c) Edit in ...: These items all launch the editor specified in the
     menu name on the source file containing the error (similar to
     double-clicking a call-chain node as explained above).

     Note: The GNU/Emacs item is special - it first tries to use
     `emacsclient -n +${lineno} "${filename}"`. Failing that, it
     falls back to launching a new emacs editor.

Using the Search Bar:

Like suppressions, the Search Bar (located just below the toolbar) can
be a valuable tool in limiting the errors you see to those that you
care about seeing.

Unlike suppressions, however, they:

1) do not act like as a blacklist (instead, they act more as a

2) are not permanantly applied - clearing the search will restore the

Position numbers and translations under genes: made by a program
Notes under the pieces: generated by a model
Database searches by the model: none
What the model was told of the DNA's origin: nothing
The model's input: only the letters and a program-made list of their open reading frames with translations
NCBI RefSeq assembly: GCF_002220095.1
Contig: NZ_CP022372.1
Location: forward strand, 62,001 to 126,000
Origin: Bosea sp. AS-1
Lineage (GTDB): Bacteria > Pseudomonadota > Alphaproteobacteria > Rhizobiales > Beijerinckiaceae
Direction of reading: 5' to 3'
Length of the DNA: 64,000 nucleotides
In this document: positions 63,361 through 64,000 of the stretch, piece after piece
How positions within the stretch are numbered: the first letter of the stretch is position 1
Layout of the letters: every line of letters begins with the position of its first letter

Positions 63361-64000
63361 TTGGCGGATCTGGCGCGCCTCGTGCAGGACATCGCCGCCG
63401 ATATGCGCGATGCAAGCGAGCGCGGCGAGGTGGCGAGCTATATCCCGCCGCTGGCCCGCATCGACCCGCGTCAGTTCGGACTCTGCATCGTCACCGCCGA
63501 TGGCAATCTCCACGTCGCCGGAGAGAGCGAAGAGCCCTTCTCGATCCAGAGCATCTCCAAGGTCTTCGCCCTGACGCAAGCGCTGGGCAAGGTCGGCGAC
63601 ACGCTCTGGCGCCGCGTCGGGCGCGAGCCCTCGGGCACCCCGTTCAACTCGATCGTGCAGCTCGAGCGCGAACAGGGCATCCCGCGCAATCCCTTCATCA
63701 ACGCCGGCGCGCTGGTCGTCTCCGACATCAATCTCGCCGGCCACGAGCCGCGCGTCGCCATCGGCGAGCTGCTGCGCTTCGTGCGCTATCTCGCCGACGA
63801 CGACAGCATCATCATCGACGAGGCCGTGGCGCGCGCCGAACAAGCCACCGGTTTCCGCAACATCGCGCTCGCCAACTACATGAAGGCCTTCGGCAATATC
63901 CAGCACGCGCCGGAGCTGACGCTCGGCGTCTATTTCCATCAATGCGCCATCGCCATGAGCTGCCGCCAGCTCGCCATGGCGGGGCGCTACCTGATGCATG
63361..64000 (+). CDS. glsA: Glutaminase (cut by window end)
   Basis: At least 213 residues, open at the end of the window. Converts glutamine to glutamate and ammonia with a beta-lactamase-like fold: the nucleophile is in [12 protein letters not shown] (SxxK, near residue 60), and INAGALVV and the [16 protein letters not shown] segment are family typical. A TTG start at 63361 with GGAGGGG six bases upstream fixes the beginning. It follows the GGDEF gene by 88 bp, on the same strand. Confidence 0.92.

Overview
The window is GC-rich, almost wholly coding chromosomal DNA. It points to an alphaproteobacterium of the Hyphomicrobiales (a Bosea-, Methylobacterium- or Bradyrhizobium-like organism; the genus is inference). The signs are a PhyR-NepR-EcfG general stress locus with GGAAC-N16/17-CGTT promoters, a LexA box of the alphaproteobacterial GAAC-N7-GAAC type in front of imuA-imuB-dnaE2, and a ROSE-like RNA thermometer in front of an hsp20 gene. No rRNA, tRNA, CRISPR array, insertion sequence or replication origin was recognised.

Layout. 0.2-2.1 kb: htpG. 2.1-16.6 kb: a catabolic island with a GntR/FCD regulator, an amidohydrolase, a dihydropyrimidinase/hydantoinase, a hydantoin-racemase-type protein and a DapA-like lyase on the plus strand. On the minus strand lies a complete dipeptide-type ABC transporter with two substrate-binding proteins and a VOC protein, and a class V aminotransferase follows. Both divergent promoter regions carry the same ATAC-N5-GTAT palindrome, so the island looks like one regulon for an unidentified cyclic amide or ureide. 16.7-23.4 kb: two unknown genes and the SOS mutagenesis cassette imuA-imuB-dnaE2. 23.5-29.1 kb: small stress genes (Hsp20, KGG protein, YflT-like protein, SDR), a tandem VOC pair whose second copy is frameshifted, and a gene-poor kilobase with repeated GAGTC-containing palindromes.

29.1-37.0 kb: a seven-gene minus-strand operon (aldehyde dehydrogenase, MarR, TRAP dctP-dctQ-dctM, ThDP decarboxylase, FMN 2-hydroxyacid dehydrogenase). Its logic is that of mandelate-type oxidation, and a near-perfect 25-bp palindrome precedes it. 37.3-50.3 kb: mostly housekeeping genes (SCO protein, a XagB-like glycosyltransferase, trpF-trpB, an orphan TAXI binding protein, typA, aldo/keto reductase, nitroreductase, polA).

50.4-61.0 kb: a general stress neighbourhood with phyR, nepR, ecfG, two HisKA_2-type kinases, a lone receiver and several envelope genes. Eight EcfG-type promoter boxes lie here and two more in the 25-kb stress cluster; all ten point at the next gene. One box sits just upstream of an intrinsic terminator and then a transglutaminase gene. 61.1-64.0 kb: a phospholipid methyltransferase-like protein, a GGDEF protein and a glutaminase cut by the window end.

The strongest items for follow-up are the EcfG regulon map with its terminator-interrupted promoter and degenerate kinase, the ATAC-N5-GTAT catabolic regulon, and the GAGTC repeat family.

full error log.

You are currently able to search using the following criteria:

Error contains: This option can be used to search for substrings in
the error summary (toplevel node for each error).

Function contains: Search for errors with a particular function in the

Object contains: Search for errors with a particular shared library
(or other object) in a call-chain.

Source filename contains: Search for errors where a function in the
call-chain is in a particular source file.

Note: Regular Expressions can be used when searching.


1. A call-chain is the first few parent stack frames leading up to the

2. A suppression is a way of ignoring specific errors produced by your
program. For further information, see Valgrind's documentation.